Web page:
Have You Heard?
Google SSL Certificate Security Changes will Affect Millions!
Following a two-year- old battle, Google and Symantec have agreed that Google’s Chrome browser will no longer recognize SSL certificates issued by Symantec.
Will this change affect you?
If your company relies on Chrome as its web browser, but is using a Secure Sockets Layer (SSL)— the standard security technology for establishing an encrypted link between a server and web browser to ensure data passed between the two remains private—it is not too late to avoid a potential mess.
After a two-year- old feud, Google and Symantec have agreed. Google’s Chrome web browser will no longer recognize SSL certificates issued by Symantec, which has a portfolio of security certificates issued by various authorities the company bought.
It’s a potentially big problem for a lot of businesses, not to mention individuals.
Symantec certificates account for about 75 percent, or one-third of all web certificates, according to an article by Security Intelligence. Since launching in 2008, Google Chrome has gained considerable headway. In fact, today it dominates web browser usage in the United States with 44.5 percent market share. Apple’s Safari web browser ranks second place, but pales in comparison at 25.4 percent, according to the federal government’s Digital Analytics Program.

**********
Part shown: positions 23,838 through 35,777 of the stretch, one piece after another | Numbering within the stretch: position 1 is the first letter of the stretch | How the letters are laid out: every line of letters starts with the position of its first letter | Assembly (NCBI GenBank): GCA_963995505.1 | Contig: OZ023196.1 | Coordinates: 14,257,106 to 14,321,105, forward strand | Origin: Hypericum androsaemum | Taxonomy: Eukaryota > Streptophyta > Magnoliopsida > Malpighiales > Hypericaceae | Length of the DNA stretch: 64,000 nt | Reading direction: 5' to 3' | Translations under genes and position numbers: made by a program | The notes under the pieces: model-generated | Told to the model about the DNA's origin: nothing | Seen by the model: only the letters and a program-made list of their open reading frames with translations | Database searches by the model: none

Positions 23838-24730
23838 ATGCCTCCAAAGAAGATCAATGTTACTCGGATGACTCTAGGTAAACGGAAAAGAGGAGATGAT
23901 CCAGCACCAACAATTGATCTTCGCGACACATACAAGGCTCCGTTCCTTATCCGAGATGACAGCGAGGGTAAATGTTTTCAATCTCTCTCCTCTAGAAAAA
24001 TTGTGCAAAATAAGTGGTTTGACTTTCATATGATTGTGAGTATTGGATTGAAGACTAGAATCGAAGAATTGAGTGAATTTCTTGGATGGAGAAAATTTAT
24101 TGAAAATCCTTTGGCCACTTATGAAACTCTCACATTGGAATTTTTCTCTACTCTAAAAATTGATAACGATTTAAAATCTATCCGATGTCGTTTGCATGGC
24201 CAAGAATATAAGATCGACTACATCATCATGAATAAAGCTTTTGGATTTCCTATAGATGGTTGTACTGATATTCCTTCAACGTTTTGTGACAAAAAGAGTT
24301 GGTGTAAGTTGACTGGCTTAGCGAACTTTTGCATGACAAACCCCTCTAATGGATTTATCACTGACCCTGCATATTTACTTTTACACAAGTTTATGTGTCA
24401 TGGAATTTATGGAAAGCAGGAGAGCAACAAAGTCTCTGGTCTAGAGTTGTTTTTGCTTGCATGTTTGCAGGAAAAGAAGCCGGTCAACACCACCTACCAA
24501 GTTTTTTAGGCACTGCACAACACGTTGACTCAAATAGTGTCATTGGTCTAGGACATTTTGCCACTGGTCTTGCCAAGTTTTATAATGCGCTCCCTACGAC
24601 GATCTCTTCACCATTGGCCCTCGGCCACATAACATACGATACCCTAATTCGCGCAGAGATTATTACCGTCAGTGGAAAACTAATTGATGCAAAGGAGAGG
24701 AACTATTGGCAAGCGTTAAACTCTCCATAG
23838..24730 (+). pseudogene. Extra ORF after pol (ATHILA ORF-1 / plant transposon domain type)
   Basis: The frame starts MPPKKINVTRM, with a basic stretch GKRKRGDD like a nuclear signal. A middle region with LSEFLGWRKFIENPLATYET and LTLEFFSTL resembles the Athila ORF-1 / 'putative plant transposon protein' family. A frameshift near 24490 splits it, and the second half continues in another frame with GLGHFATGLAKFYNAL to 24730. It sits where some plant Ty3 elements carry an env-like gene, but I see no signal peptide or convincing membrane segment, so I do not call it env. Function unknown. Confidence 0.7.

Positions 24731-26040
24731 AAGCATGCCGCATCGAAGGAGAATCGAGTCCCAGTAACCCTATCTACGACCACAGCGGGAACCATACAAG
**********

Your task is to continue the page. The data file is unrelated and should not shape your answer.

The reasons Google’s Chrome team offered for its decision was that Symantec has not properly validated thousands of certificates and, in addition, has actually mis-issued at least 30,000 certificates. As a result of this claim, Google—the largest search engine, offering Internet users access to more than eight billion URLs— has lost confidence in Symantec.
Google’s proposal says it will distrust any Symantec-issued certificates before June 1, 2016.
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